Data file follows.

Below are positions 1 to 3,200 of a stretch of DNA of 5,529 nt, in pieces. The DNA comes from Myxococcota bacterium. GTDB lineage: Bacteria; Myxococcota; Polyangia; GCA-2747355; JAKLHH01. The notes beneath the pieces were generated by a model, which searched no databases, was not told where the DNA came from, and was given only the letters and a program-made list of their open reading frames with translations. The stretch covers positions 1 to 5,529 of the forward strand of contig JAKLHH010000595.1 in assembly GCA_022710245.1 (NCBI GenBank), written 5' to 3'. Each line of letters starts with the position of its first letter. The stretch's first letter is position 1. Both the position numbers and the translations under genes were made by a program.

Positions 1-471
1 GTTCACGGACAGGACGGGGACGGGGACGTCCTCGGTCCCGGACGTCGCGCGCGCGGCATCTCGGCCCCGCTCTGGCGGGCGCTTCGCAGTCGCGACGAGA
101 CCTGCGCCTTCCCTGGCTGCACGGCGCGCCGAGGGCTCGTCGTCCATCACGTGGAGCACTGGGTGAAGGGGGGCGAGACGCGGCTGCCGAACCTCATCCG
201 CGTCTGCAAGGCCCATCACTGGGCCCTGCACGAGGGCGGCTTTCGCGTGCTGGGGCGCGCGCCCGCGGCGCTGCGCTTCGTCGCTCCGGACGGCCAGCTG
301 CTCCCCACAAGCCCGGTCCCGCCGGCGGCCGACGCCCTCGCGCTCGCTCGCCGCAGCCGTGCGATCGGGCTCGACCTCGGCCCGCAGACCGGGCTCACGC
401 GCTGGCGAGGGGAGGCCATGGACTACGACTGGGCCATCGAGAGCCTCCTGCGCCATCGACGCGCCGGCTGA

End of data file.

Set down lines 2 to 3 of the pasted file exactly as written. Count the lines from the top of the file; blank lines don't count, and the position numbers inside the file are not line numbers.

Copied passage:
Positions 1-471
1 GTTCACGGACAGGACGGGGACGGGGACGTCCTCGGTCCCGGACGTCGCGCGCGCGGCATCTCGGCCCCGCTCTGGCGGGCGCTTCGCAGTCGCGACGAGA